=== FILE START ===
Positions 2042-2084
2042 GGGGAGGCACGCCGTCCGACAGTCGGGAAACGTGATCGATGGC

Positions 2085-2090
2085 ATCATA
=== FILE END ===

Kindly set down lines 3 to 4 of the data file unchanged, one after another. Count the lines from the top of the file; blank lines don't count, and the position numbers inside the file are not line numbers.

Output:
Positions 2085-2090
2085 ATCATA